Charles A. Bodwell was reared on the home farm, and the education which he received in the district schools was supplemented by a course in Farmington Academy. With the close of his school days he determined to carry out a plan which had been forming in his mind for some time, which was to take up the study of drugs, and in pursuit of this idea he went to Harford, Conn., and entered the drug store of Lee and Butler, well known in the wholesale and retail drug trade. Ultimately the business was purchased by his brother, Woodbridge Bodwell, who after three years sold the business to another brother, George Bodwell. Charles A. Bodwell continued in the employ of his brother until March, 1849, when he went to St. Louis, Mo., where he joined a party bound for Salt Lake City, under the management of Livingston & Kinkead. The stock of merchandise which they brought with them was the first general assortment of this line that was ever opened up in Salt Lake. From Omaha the party traveled in company with a Mormon train of one hundred wagons for freighting the goods, and after being six months on the way, finally reached their destination. By this time the Mormons were in sad need of supplies, having nothing except what they brought with them when the territory was opened in 1847. The owners of the stock persuaded Mr. Bodwell to remain in their employ and the following spring he and Mr. Livingston returned east for more goods to replenish their stock. The trip east was made in an army ambulance with $20,000 in gold dust under the seat. The Pawnees tried to stampede them at Oak Grove, but Mr. Bodwell drew a revolver and a moment of hesitation on the part of the Indians gave him the mastery of the situation. Mr. Livingston;s duty was the purchasing of the goods, while Mr. Bodwell selected and purchase the cattle for the train. The latter were taken from Independence, Mo., to Table Creek, at old Fort Kearney, whither Livingston had brought the merchandise by steamer. At this point the wagon train was made up and put in charge of Trainmaster A. O. Smoot, prominent in Mormon circles and probably the father of Senator Smoot. The leaders of the enterprise preceded the wagon-train and reached Salt Lake City in twenty-four days. Mr. Bodwell remained in Salt Lake City until the spring of 1851, when he went to Fort Hall, from there he went to Thomas Fork, Idaho, east of Soda Springs, and close to the Utah line. There he built a toll-bridge over the Thomas fork, a branch of Bear river, by means of which e hoped to reap an income from the immigrants who where then going westward. Travel that year, however, proved exceptionally light, and after conducting the business for about a year, he gave it up. A better fortune awaited his successors, for the follwing year they made about $15,000 on the toll of immigrants.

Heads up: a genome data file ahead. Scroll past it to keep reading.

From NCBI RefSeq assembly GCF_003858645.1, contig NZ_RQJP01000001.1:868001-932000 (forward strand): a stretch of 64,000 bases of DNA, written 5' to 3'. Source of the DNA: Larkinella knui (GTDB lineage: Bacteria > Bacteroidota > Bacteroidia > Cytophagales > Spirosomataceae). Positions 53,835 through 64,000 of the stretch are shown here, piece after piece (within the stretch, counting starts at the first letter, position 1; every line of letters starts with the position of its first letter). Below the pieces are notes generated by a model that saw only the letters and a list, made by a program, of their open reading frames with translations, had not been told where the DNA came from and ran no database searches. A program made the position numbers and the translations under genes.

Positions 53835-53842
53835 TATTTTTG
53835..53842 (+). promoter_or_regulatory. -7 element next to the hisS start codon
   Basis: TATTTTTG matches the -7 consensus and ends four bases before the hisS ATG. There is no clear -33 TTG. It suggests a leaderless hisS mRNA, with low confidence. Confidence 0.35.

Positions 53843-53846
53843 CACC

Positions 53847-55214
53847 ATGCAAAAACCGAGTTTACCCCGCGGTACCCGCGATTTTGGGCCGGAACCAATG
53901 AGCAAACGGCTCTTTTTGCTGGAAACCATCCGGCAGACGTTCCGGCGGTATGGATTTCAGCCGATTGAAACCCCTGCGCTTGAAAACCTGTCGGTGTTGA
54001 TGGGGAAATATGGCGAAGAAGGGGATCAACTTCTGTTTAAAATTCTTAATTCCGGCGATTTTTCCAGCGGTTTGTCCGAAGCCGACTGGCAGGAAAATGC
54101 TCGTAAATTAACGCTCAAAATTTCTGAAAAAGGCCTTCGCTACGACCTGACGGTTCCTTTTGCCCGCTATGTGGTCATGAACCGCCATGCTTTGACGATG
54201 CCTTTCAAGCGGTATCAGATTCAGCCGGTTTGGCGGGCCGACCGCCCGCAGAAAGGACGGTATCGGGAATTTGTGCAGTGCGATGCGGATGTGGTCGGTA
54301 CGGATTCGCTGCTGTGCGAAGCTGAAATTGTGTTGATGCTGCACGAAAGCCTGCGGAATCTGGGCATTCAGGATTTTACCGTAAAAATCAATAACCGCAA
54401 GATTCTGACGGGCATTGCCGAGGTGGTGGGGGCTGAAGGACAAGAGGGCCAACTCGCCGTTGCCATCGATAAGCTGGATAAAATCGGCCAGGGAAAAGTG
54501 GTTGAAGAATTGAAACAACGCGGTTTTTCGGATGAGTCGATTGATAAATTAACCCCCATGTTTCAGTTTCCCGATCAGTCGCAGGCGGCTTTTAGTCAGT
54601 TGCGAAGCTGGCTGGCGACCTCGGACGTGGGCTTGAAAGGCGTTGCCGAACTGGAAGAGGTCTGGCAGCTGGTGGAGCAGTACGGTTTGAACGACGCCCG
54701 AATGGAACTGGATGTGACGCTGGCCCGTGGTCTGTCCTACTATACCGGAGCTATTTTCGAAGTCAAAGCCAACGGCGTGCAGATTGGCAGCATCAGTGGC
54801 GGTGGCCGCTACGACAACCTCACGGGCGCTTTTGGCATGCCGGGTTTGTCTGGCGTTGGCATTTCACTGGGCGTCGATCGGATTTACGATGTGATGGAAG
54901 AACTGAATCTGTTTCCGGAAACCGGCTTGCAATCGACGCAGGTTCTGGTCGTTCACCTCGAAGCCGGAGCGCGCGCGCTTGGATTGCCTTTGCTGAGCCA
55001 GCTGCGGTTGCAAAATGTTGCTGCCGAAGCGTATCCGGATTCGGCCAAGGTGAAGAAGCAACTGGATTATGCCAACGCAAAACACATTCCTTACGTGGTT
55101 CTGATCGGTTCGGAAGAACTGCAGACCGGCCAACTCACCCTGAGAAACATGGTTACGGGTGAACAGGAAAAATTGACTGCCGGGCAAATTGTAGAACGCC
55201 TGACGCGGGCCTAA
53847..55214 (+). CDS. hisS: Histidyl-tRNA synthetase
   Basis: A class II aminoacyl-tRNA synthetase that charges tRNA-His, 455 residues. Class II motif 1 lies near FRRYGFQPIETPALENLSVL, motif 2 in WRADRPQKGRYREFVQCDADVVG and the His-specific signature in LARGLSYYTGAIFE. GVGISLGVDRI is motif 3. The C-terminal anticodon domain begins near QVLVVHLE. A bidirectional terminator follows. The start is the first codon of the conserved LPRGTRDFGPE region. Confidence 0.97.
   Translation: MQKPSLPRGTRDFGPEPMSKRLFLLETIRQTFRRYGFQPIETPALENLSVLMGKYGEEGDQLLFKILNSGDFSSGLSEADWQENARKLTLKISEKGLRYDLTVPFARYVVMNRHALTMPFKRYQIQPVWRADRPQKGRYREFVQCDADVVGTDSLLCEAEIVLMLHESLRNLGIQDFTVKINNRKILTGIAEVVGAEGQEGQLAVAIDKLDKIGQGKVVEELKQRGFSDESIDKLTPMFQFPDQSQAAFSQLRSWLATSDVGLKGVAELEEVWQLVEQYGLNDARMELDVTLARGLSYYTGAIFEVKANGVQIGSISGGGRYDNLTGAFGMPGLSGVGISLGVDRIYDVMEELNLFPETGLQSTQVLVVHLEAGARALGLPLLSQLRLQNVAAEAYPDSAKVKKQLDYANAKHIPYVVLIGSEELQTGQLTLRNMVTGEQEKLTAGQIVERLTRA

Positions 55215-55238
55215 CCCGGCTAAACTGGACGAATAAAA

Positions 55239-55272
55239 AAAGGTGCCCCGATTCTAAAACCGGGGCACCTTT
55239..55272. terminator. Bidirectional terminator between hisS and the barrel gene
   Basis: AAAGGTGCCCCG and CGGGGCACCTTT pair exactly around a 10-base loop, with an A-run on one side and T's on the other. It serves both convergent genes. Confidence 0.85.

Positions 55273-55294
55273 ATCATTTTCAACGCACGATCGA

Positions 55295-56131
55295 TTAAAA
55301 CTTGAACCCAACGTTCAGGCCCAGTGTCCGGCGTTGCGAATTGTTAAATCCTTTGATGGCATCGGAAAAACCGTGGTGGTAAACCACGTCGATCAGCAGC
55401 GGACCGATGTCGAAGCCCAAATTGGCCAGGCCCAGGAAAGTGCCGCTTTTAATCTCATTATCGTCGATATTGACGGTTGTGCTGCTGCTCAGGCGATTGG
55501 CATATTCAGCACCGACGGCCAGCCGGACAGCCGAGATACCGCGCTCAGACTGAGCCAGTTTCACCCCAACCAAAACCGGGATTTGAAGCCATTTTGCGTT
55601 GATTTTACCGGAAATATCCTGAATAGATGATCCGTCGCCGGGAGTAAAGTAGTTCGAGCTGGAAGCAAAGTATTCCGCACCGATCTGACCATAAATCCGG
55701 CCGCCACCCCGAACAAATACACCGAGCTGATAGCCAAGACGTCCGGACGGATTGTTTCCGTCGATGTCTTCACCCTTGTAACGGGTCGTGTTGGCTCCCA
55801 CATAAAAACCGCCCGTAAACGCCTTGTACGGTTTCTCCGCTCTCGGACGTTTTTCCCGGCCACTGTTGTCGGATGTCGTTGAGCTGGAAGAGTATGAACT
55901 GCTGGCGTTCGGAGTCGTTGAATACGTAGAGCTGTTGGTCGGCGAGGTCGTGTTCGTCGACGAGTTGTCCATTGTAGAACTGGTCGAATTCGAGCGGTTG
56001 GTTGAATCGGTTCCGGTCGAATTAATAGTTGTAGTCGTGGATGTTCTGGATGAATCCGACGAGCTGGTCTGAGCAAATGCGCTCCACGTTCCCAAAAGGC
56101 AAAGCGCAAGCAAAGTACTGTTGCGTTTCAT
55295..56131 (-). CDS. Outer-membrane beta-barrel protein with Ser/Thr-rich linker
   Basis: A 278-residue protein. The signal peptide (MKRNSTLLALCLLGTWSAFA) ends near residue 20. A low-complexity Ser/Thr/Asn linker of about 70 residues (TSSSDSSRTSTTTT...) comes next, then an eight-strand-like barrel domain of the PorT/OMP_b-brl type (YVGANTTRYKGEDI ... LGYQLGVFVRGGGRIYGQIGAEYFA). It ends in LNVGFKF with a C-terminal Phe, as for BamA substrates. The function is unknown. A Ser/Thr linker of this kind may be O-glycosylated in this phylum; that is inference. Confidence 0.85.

From Thomas fork Mr. Bodwell went to Kansas, settling at a trading post on Grasshopper creek, on the Santa Fe trail, one mile south of Grasshopper Falls, now Valley Falls, Kansas and about fourty miles from Leavenworth. During the year that he remained there he carried on a trading business with the Indians, after which he came to California with a heard of cattle belonging to Young and Ross. After he had been in the state about a year, the cattle in the meantime becoming marketable, he removed to San Francisco and siposed of his stock, after which he established himself in the hay and grain business. His identification with Sonoma dates from the fall of 1856, at which time he purchased four hundred and eighty-five acres of land in partnership with his brother-in-law, J. B. Lewis. Mr Bodwell made his mone on the land until 1864, when he sold his interest to the present owner and with the proceeds purchased the home in which he now resides at Lakeville, Vallejo township. Here his property consists of two hundred and fifty-five acres of excellent farming land, which he devotes to general farming and stock-raising. In 1879, he built what is known as Bodwell Landing, which is a wharf for steamers and vessels which ply Petaluma creek.